July 1, 2014
FRANCIS M. ZIMMERMAN, APPELLANT,
TIFFANY L. BIGGS, APPELLEE
Appeal from the District Court for Douglas County: J. MICHAEL COFFEY, Judge.
Andrew J. Hilger, of Law Office of Andrew J. Hilger, for appellant.
No appearance for appellee.
INBODY, Chief Judge, and IRWIN and BISHOP, Judges.
[22 Neb.App. 120] Irwin, Judge.
Francis M. Zimmerman appeals an order of the district court for Douglas County, Nebraska, holding that the court was without authority to address Zimmerman's request for custody under the Uniform Child Custody Jurisdiction and Enforcement Act (UCCJEA). We find that the court erred in declining to exercise jurisdiction over the custody request, and we remand for further proceedings.
Appellee, Tiffany L. Biggs, has not filed any brief on appeal. Zimmerman asserts that the basic factual background [22 Neb.App. 121] is generally undisputed, and our review of the record from the lower court confirms this suggestion.
The parties are the unwed parents of two sons, both born in Omaha. The older son was born in 2010, and the younger son was born in 2013. The parties had resided together in Omaha at least since the older son's birth.
Biggs appeared pro se at a hearing before the district court. Although she was
not sworn in to testify, she answered questions asked by the court. Biggs indicated that in April 2013, the parties traveled to Iowa to visit Biggs' parents. Zimmerman returned to Omaha with both children, and Biggs came back to Omaha and took the younger son with her back to Iowa. Shortly thereafter, Biggs filed a motion in district court in Iowa, seeking a domestic violence protection order.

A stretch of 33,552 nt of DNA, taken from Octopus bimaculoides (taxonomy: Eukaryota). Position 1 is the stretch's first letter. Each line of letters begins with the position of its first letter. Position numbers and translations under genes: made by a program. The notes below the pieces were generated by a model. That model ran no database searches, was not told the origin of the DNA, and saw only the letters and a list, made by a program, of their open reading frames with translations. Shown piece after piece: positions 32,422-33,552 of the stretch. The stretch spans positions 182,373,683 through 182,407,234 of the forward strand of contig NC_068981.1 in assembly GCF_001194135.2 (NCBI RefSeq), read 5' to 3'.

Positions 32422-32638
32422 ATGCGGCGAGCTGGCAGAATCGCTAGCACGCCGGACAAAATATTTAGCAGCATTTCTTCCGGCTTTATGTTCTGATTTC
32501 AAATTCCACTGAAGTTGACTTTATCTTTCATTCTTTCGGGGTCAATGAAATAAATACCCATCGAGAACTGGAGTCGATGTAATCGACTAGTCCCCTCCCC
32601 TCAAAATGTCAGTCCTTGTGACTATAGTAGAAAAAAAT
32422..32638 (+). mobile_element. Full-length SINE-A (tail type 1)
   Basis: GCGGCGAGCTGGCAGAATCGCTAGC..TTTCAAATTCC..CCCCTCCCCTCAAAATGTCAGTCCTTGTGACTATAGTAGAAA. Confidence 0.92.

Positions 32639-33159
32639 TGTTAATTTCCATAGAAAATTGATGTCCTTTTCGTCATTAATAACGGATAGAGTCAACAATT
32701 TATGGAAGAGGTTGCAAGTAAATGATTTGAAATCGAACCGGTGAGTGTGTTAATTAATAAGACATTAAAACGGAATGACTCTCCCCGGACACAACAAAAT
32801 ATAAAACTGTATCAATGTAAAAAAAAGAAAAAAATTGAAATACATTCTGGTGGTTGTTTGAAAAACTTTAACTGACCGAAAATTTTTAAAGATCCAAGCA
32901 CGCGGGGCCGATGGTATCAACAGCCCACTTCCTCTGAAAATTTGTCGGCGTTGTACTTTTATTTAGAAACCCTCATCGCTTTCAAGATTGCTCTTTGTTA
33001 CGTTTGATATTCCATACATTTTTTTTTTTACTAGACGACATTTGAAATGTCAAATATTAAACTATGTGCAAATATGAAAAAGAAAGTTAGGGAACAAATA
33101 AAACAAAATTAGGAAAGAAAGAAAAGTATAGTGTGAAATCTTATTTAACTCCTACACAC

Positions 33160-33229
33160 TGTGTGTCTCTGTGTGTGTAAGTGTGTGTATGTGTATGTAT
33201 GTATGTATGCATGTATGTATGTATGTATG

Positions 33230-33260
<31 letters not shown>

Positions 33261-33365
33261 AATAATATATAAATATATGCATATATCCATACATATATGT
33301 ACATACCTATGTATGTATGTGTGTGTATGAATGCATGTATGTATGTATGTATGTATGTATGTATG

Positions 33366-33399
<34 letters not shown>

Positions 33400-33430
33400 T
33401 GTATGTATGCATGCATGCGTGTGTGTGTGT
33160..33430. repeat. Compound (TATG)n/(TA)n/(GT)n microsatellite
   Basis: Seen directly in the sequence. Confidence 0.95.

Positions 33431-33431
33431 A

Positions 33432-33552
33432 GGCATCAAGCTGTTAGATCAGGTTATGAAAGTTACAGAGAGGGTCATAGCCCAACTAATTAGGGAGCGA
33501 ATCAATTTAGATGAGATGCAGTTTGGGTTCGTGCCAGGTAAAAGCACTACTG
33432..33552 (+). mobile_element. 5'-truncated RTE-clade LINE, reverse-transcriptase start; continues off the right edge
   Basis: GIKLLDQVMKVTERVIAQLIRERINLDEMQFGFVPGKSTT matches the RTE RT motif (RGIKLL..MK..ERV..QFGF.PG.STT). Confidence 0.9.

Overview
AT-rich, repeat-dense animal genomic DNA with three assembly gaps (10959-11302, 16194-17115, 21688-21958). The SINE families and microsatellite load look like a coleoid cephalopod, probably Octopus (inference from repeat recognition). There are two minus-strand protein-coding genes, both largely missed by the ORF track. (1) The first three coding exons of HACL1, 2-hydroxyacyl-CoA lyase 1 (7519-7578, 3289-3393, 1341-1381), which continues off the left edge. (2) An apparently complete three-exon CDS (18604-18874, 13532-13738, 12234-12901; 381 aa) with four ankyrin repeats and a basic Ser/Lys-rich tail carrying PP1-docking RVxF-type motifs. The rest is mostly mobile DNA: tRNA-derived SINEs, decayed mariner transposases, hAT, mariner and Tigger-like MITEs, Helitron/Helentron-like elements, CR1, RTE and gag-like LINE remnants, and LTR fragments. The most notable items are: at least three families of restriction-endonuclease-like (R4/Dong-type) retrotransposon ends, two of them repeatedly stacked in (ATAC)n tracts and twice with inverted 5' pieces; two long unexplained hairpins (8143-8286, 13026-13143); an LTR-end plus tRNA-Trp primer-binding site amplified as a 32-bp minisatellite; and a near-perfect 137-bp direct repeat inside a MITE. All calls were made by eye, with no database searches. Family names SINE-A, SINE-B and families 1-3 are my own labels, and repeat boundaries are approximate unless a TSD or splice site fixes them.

Zimmerman traveled to Iowa and appeared in the Iowa court proceeding. On May 10, 2013, the Iowa court granted the protection order. In that protection order, the Iowa court also granted Biggs temporary custody of both children. The actual protection order is not in the record presented to us on appeal, and it does not appear that Zimmerman filed an appeal from the Iowa court order.
On May 15, 2013, Zimmerman filed a complaint in the district court for Douglas County, seeking to establish paternity and to obtain custody of both children. Zimmerman alleged in his complaint that both children had resided in Douglas County since their births and that he continued to reside in Douglas County with the older son.
On September 4, 2013, the district court found that Biggs was in default regarding Zimmerman's request to establish paternity. Zimmerman presented evidence establishing that he was the father of both children. The court ultimately entered an order on October 2, finding Zimmerman to be the children's father, and entered a paternity decree on October 8.
The district court, however, concluded that it did not have jurisdiction to entertain Zimmerman's request for custody. The court held that the Iowa protection order had determined temporary custody, that such order was entitled to full faith and credit, and that there had not been any action brought in Nebraska to contest custody. This appeal followed.
[22 Neb.App. 122] III. ASSIGNMENT OF ERROR
Zimmerman's sole assignment of error on appeal is that the district court erred in finding that it lacked jurisdiction to entertain his request for custody.
Zimmerman argues on appeal that under the UCCJEA, the district court had authority to make an initial custody determination, and that the court erred in finding the Iowa protection order precluded any such determination. He argues that the Iowa court did not have authority to enter a custody order under the UCCJEA which would have deprived the Nebraska district court from jurisdiction, as the children's home state, to make a custody finding. We agree.
In considering whether jurisdiction existed under the UCCJEA, when the jurisdictional question does not involve a factual dispute, determination of the issue is a matter of law, which requires an appellate court to reach a conclusion independent from the trial court. Carter v. Carter, 276 Neb. 840, 758 N.W.2d 1 (2008).